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Kirwee And Glasnevin Fire Updates

Fire and Emergency crews have been working very hard overnight to extinguish and dampen down hotspots within the fire area.

There are two crews on site today continuing to monitor and extinguish the fire. There are several areas of deep-seated burning due to the extreme dry conditions in the area.

Incident Commander Des Irving again thanked the affected residents and travellers for their patience.

"We realise the impact closing State Highway 1 had on many people last night, but this was for the safety of everyone involved.

"Both lanes of the road re-opened this morning, but there is still fire trucks moving across the road, as well as smoke in the area, so please travel with care as we want everyone to get home safely and for our firefighters to be able to conduct their work in a safe way."

For tonight, one crew will monitor and patrol the fire ground, and will be supported by a drone team mapping the fire and identifying hotspots.

Kirwee fire extinguishment work continues

The massive effort continues to try extinguish this large, deep-seated fire.

Incident Commander Brian Keown says overnight crews have monitored and patrolled the incident, and the drone team was again in action detecting hotspots.

"We again have around 50 firefighters and an Incident Management Team working at this fire, with similar resources also expected tomorrow.

"This shows just how deep-seated some of the burning is at this fire, making it difficult to extinguish.

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"It is hot, dry dusty conditions, and hard, arduous work for our firefighters."

Four excavators and multiple tankers are being used. One helicopter is on site on standby if needed.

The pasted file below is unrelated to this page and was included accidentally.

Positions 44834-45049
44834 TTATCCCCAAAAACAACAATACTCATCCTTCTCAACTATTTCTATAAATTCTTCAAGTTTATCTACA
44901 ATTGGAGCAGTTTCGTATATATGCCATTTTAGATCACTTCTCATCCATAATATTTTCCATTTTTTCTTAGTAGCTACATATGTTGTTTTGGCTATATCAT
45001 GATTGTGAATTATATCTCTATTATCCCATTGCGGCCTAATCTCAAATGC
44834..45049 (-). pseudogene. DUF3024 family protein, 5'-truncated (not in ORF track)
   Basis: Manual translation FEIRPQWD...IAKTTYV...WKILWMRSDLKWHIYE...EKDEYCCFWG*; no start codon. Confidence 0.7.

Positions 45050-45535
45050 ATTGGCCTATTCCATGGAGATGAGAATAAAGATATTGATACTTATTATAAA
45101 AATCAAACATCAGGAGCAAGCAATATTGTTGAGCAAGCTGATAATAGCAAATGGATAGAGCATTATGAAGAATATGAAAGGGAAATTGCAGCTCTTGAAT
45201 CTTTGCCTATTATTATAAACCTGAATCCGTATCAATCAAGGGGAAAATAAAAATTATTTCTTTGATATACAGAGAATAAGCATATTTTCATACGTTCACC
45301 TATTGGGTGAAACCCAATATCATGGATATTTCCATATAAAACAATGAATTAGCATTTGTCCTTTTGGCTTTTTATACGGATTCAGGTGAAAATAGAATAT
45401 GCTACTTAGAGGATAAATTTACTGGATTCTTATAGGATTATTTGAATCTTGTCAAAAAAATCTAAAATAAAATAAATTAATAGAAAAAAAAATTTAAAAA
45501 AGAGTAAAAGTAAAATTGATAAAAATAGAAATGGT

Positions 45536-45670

This morning, Fire and Emergency met with impacted farmers and Environment Canterbury to discuss recovery.

Traffic and speed restrictions remain in place, with Brian Keown asking people to drive with care around the fire ground.

Crews will monitor and patrol the fire ground tonight.

Fire risk remains very high across Canterbury

Canterbury District Commander Dave Stackhouse says it has been a very busy start to the year for the Canterbury brigades, and there is little to no relief in the forecast for the next two months.

"Hot, dry, and windy weather is expected to continue, causing vegetation to dry out. In these conditions, fires spread quickly and are difficult to control, as we have seen in Kirwee.

People have to keep taking extreme care when undertaking any activities that may cause sparks, like mowing, welding, or driving vehicles in long dry grass, Dave Stackhouse says.

"People must have ways to extinguish any fire that may start from sparks and not undertake this work during the heat of the day, instead defer to early morning when the temperature is lower.

"People also need to be prepared to evacuate their homes if they are impacted by a wildfire," he says.

"In both Kirwee and Glasnevin, people were either evacuated, under prepare-to-evacuate orders, or self-evacuated.

"This can have a big impact on people, so you need to be prepared and have a plan for how you will get out, and where you will go, if you do have to evacuate. This includes your livestock and animals."

People can take simple steps to make their properties easier to defend against fire.

This includes:

- Clearing flammable material from 10m around homes and buildings.

- Moving firewood stacked against houses

- Clearing gutters of dried leaves etc that will easily catch fire

- Clearing flammable material from under decks

- Trimming trees and bushes and removing the trimmings

- Keeping grass short (using a trimmer with a nylon line is safer in these conditions than a mower or trimmer with a metal blade that could create a spark)

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